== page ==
I’d be lying to you if I told you that I haven’t had this on my mind recently. Neil Greenberg, Contributing NHL writer to Washington Post and ESPN, wrote an article for the Washington Post Friday about whether the Capitals need to change the core or not, that I found myself thinking about for the rest of the day. He talks about the more things change for the Capitals the more they stay the same. Four coaches in three years, plenty of free agents coming and going, and one thing stays constant; The Capital’s core has not produced. The Capitals have done nothing but slowly deteriorate since the 2009-2010 where they won the President’s Trophy with 121 points. But even that season ended in disappointment with the Capitals losing in the first round to the 8th seed Montreal Canadiens. The next season they finished with 107 points, the 2011-2012 season they mustered 92 points, 7th in the East, and went 30-23-7 after firing Head Coach Bruce Boudreau. Dale Hunter did lead the Capitals to a first round win against the Boston Bruins but fell in the second round to the New York Rangers.
This year as well as the past few have seen the Capital’s see poorer and poorer even-strength play. In the 2007-2008 year they saw their highest Fenwick percent when the game has been “close” at 55.5%, this year the percentage is down to 46.2%. The Capital’s aren’t playing well in “close” games because they aren’t getting the shots or scoring chances. Another upsetting stat for the Caps is that since the 07-08 season only 23 of the 44 teams with 20-23 points in the first 20 games make the playoffs. Even worse for the Capital’s is that they have an even-strength Corsi of 47.8%. Of the 25 teams with 20-23 points in 20 games and a Corsi% below 50, only 7 have made the playoffs.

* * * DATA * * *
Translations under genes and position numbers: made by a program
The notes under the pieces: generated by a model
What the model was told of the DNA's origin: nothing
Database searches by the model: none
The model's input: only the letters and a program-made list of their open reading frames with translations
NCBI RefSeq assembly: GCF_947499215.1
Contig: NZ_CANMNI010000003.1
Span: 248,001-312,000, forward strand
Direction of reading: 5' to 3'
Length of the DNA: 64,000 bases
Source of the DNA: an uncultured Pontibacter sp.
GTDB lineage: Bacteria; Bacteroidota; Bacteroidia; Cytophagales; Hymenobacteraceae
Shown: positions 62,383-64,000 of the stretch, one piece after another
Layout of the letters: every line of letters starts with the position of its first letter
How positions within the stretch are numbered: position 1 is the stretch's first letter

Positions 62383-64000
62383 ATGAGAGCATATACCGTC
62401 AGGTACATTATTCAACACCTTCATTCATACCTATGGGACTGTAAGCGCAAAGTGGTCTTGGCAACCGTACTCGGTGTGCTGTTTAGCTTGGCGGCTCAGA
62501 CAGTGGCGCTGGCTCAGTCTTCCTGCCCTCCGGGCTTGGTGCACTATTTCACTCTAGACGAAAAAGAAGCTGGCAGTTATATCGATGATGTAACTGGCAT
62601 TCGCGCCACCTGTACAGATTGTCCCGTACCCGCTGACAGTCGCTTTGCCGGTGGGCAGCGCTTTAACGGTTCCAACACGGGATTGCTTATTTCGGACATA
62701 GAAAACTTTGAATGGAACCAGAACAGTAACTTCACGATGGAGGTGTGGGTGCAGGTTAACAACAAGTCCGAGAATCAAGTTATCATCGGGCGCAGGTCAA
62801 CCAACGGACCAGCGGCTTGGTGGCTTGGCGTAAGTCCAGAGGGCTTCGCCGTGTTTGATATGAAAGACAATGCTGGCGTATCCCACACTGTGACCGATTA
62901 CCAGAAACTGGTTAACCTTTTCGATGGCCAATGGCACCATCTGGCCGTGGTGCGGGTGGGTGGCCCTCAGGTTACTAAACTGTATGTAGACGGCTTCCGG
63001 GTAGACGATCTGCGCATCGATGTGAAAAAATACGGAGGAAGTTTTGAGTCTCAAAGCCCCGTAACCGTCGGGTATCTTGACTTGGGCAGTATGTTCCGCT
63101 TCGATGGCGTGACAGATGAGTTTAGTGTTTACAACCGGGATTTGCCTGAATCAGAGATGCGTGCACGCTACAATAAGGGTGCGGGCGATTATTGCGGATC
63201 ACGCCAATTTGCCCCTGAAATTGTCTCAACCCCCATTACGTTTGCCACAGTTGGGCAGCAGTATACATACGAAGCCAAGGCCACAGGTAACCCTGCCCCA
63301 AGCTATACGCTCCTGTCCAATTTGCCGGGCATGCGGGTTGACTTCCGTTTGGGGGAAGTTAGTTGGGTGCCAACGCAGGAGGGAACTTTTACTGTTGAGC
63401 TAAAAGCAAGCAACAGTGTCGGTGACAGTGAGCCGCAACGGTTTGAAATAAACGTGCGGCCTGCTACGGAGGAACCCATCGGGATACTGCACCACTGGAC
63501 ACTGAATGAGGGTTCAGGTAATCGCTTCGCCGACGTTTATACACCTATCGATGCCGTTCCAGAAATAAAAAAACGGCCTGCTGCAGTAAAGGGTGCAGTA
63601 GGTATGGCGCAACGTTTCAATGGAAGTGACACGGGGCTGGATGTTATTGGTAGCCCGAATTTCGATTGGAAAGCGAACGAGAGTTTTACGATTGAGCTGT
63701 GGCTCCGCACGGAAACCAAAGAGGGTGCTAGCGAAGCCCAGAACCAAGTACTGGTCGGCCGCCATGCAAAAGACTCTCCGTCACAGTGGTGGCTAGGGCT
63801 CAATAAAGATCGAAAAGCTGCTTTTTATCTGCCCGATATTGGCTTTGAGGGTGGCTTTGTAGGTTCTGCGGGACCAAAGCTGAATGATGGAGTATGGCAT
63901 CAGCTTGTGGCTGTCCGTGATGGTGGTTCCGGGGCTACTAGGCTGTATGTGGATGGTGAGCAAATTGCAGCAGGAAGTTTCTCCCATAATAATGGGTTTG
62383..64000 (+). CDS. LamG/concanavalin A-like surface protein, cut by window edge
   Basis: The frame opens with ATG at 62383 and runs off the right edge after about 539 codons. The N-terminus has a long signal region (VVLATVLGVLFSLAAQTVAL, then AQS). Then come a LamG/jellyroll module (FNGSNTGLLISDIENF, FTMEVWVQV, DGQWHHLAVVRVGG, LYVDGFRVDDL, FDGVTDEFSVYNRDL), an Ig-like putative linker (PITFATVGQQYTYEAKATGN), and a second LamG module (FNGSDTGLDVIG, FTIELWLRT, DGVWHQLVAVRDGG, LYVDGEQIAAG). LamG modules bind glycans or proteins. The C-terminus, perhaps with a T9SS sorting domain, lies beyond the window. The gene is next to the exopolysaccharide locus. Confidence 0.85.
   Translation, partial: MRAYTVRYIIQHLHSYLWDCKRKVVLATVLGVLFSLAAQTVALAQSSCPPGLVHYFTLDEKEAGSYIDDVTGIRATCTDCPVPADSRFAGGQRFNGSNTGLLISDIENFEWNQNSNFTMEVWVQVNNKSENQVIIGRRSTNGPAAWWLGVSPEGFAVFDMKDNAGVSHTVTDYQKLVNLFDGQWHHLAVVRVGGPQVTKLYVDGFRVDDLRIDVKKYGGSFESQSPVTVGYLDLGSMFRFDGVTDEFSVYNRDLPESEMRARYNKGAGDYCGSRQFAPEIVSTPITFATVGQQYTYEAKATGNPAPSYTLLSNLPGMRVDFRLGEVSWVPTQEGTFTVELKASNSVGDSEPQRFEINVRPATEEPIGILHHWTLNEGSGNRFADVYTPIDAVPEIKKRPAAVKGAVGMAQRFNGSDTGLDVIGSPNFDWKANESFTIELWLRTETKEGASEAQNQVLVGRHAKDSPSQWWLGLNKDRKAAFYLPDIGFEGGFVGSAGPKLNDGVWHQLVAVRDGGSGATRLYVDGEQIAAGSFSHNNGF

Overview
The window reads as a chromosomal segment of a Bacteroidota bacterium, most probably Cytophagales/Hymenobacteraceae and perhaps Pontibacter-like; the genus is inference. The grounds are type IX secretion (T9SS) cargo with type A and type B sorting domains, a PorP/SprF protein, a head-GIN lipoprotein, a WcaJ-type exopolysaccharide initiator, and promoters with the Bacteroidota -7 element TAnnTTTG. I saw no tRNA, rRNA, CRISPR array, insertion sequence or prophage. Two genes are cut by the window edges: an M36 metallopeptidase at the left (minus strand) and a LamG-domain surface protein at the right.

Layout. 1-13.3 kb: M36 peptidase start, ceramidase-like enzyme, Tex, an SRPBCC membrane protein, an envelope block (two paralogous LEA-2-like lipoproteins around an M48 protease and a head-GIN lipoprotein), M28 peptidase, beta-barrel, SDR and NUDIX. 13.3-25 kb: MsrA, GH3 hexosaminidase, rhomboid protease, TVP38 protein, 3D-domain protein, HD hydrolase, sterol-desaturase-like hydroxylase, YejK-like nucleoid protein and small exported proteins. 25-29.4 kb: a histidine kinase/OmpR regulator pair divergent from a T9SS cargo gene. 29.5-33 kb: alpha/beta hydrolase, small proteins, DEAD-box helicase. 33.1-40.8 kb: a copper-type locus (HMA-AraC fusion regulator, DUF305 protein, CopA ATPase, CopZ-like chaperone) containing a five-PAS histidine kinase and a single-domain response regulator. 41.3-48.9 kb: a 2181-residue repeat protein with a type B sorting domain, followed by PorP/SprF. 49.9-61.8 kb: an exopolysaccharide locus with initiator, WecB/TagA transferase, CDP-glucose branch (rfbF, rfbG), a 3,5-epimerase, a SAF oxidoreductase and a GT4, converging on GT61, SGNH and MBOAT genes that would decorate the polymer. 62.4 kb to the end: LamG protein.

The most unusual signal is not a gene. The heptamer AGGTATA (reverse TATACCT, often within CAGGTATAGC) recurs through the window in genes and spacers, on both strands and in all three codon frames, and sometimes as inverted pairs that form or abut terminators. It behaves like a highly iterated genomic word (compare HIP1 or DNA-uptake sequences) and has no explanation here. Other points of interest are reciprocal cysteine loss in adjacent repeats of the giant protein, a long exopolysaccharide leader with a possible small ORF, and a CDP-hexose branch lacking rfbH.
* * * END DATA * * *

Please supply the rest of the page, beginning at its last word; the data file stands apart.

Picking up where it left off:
The Capitals have had almost the same roster for the last five years, so after three different coaches, three different systems, and no change should the core be the next thing to change to find results? Brooks Laich and Troy Brouwer have played on the second line this season but the productivity from the pair is not worth the minutes they get. In Brooks Laich’s case it isn’t worth his contract. The same could be said for Mike Green who has yet to score a goal this year. Or are the problems somewhere in the front office? General Manager George McPhee (GMGM) has been around for 16 years, so maybe the change needs to be there? Personally I think a change in GM and players is in order. I have been opposed to some of the trades that GMGM has made, in particular the trades that saw young prospects such as Cody Eakin and Filip Forsberg part ways with the Capitals. Although the Capitals did benefit from both trades, they never quite sat well with me.
Whether its players or front office, something needs to change for the Capital’s to get their first ever cup, the question is when and what.
Shout Out to Neil Greenberg, he has a big influence on my writing. You can follow him on the Twitter machine @NGreenberg. #FancyStats